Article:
Lane’s fingers travelled at the speed of light, flew up and down the keys, thundered in the double octaves and propelled the music’s dazzling rapid flurries and spectacular pianism in style. Lane’s brilliance was charged by insightful scholarship and an affinity with Moskowski’s breezy romantic syntax, which bears the imprint of Rachmaninov and other composers from the Romantic period who brokered showy pianism.

Lane’s phenomenal technicality was powered by acute rhythmical precision and emphatic light and shade. He mined the playfulness, cherished the tunefulness and not only fired his own contribution but seemed to shepherd the orchestra’s too. Diemecke was respectful and gave Lane space and artistic licence.

If the concerto scaled exuberant reaches, Dvořák’s Seventh Symphony, regarded as the best of the composer’s symphonies if not the most popular, plumbed emotional depths.

As for Diemecke, a charismatic Mel Brooks look-a-like who stamps his feet, has the macho demeanor of a bull fighter and scissors the air with his hands before addressing the audience, his definitive shining moment

in this enjoyable programme resided in the triumphant shaping of the more extensively rehearsed Dvořák.

Highlighting the universal themes and the confessional moments convincingly, he juggled these oppositional elements and successfully framed the Slavic composer’s grand architecture. He pushed the orchestra to its limits, inspired confidence and drew the best from individual players and sections. The French horns and brass were exceptional.

Gillian Wills on October 18, 2017

Classical Source

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Piers Lane plays Chopin at Wigmore Hall (Wednesday 19 April 2017)

The stars were brightly shining for Piers Lane’s illuminating Chopin recital at Wigmore Hall, a neatly planned programme enhanced by the audience respecting the pianist’s request for no applause until the respective halves had finished.

Lane opened with an inviting and dynamic A-flat Impromptu, given with an ink-still-wet capriciousness, whether expressing flights of fancy or lyrical asides. The great Fantasy was full of gravitas, a spacious account sure of its direction. The march-section (which recurs) was perfectly judged – considered, the hands equal partners as they should be, and not getting faster (Małcużyński my yardstick here, Lane joining such exalted company) – and whether thrilling or in deep contemplation, Lane gave a comprehensive reading. Following which the sad Study was anointed with innate tenderness as well as emotional burgeoning, then the Ballade mixed lyrical entreaties, rhythmic teasing and drama, and the first half concluded with the most-elusive of the Four Scherzos, Lane’s dexterity and sensitivity true to the piece’s contrasts, sharing its secrets with us without making them obvious.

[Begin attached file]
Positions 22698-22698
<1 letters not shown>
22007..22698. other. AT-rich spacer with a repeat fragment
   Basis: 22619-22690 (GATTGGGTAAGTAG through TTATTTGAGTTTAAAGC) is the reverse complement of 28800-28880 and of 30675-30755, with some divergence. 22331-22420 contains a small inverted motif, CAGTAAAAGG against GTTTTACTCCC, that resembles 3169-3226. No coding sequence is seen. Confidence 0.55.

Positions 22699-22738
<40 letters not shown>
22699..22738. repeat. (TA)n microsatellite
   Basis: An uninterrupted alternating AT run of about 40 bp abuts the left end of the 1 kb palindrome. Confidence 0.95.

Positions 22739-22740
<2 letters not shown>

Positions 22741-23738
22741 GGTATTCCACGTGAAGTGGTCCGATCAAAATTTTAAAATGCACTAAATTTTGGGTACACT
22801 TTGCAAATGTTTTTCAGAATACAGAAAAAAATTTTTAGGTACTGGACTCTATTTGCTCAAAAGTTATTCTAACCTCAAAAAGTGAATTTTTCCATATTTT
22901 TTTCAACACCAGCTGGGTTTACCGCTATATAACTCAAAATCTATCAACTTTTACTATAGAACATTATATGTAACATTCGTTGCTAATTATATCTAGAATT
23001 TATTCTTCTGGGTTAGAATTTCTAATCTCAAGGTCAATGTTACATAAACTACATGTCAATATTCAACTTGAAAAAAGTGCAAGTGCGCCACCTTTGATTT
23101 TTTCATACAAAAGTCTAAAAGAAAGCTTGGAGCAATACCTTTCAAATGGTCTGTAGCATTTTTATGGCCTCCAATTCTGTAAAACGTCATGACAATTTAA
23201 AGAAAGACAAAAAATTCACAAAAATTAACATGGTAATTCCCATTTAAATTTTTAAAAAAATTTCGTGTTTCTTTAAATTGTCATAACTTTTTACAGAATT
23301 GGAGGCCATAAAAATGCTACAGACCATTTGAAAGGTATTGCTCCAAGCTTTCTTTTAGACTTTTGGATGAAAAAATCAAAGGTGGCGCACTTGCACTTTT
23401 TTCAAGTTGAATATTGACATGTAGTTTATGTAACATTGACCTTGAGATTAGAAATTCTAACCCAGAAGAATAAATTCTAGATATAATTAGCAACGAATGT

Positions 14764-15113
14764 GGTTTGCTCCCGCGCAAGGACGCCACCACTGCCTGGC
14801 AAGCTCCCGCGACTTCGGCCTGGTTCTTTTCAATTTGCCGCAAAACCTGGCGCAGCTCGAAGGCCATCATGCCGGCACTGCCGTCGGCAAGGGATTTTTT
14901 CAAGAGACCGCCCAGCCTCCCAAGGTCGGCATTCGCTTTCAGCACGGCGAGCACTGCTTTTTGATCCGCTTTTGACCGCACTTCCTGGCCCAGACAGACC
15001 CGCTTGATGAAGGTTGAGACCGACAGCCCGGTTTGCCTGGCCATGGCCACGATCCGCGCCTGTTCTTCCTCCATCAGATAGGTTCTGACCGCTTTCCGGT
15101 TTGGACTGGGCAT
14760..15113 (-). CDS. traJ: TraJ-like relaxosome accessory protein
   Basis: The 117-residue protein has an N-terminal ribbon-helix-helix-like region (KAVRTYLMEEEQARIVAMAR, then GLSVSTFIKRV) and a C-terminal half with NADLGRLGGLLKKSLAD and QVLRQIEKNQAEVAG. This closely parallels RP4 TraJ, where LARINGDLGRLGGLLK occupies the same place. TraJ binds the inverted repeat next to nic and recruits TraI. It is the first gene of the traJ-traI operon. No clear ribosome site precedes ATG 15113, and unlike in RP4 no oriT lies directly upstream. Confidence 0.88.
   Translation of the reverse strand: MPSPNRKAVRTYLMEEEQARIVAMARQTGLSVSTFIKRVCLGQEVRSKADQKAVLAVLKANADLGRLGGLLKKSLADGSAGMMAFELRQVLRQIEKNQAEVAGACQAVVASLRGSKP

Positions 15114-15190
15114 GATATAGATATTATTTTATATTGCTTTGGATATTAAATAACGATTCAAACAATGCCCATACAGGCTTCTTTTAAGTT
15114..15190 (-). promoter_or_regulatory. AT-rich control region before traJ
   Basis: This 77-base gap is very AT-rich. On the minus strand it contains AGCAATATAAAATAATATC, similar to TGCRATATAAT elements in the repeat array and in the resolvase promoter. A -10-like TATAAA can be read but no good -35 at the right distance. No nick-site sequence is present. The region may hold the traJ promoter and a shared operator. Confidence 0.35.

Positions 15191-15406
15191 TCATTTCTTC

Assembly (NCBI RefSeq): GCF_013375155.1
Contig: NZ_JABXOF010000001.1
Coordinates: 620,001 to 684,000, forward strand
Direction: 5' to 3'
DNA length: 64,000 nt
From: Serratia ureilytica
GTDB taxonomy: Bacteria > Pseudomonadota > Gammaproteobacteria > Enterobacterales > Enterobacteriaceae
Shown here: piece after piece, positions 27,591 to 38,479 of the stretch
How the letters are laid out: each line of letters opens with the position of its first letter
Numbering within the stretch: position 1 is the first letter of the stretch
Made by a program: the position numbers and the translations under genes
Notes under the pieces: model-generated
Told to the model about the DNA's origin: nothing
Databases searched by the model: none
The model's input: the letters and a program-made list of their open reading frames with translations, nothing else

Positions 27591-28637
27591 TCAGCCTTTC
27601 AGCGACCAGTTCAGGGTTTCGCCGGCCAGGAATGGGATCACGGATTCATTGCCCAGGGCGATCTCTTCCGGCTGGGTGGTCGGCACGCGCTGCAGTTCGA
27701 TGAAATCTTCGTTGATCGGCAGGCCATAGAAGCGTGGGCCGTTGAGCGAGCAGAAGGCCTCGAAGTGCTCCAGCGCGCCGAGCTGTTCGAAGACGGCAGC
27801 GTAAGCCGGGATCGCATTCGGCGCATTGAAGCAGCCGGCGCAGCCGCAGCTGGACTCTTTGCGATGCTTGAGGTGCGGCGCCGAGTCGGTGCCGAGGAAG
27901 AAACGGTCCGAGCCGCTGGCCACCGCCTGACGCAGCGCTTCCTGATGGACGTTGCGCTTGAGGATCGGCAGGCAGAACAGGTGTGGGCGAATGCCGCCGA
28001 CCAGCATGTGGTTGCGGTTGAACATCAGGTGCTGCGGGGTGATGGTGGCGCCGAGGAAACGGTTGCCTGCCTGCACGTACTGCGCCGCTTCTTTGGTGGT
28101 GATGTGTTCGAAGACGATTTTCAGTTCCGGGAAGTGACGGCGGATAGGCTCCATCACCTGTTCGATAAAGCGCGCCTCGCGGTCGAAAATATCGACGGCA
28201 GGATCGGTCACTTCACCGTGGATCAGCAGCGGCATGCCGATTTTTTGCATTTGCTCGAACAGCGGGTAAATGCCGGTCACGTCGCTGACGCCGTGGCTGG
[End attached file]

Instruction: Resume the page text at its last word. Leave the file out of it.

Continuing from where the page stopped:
Following the interval, and also judged to a nicety, was the Opus 44 Polonaise, ominous at its opening, quite Lisztian for a few bars, and soon weighty and majestic, as befits this particular dance, and becoming dreamy in the middle section without losing threads; this may not be the ‘Heroic’ Polonaise (that’s opus 53) but Lane gave it a valiant outing: in a concert that was all highlights, this performance may have been the ‘first among equals’. From public display to the privacy of the Mazurka – compassionate, fleeting, captivating – followed by the pair of Opus 62 Nocturnes, songs of the night, the first siren-like in its allure, the second of moonlit rapture, both spellbinding. Finally the magnificent Barcarolle, wonderfully time-taken here, ebbing and flowing and leading to a real sense of culmination, with those magical bars of reminiscing exquisitely shaped and touched, quite beguiling, and the fortissimo finality the equivalent of coming out of a reverie.

Chopin also provided the two encores, the E-flat Nocturne (Opus 9/2), ravishing, and ultimately the C-sharp minor Waltz (Opus 64/2), again with thoughtful measure on its side, with room to quicken, Lane’s old-world charm a pleasure (reminding of Cherkassky, Cortot, Moiseiwitsch, Rubinstein, and others). This was an altogether special evening.

Reviewed by Colin Anderson

The Advertiser, Adelaide

Review by Stephen Whittington, The Advertiser, Adelaide, 14 November 2016

Piers Lane’s playing displays dazzling virtuosity

IUKARIA Cultural Centre - 13 November 2016

IT would be unfair to the pianist to say that the piano was the star of the show, but there was no ignoring the impressive presence of a brand new Bosendorfer instrument framed in the window of UKARIA’s recital hall.

It’s a bit wet behind the ears and hasn’t lost its baby teeth yet, but it is a big improvement on the instrument that was previously there. It will no doubt mature into an even better piano in a year or so.